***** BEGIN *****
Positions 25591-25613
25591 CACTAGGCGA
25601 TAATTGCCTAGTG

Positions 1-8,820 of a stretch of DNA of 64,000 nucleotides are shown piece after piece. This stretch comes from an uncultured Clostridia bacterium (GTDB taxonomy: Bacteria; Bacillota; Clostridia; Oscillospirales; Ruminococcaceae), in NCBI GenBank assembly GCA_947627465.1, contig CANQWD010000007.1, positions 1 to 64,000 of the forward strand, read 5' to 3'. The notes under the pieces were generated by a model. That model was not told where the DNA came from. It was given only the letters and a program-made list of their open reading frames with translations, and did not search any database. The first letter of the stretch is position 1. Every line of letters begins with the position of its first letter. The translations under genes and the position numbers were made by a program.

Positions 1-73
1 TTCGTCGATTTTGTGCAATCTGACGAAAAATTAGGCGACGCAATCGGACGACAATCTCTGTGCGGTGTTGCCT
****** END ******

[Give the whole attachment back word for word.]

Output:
Positions 25591-25613
25591 CACTAGGCGA
25601 TAATTGCCTAGTG

Positions 1-8,820 of a stretch of DNA of 64,000 nucleotides are shown piece after piece. This stretch comes from an uncultured Clostridia bacterium (GTDB taxonomy: Bacteria; Bacillota; Clostridia; Oscillospirales; Ruminococcaceae), in NCBI GenBank assembly GCA_947627465.1, contig CANQWD010000007.1, positions 1 to 64,000 of the forward strand, read 5' to 3'. The notes under the pieces were generated by a model. That model was not told where the DNA came from. It was given only the letters and a program-made list of their open reading frames with translations, and did not search any database. The first letter of the stretch is position 1. Every line of letters begins with the position of its first letter. The translations under genes and the position numbers were made by a program.

Positions 1-73
1 TTCGTCGATTTTGTGCAATCTGACGAAAAATTAGGCGACGCAATCGGACGACAATCTCTGTGCGGTGTTGCCT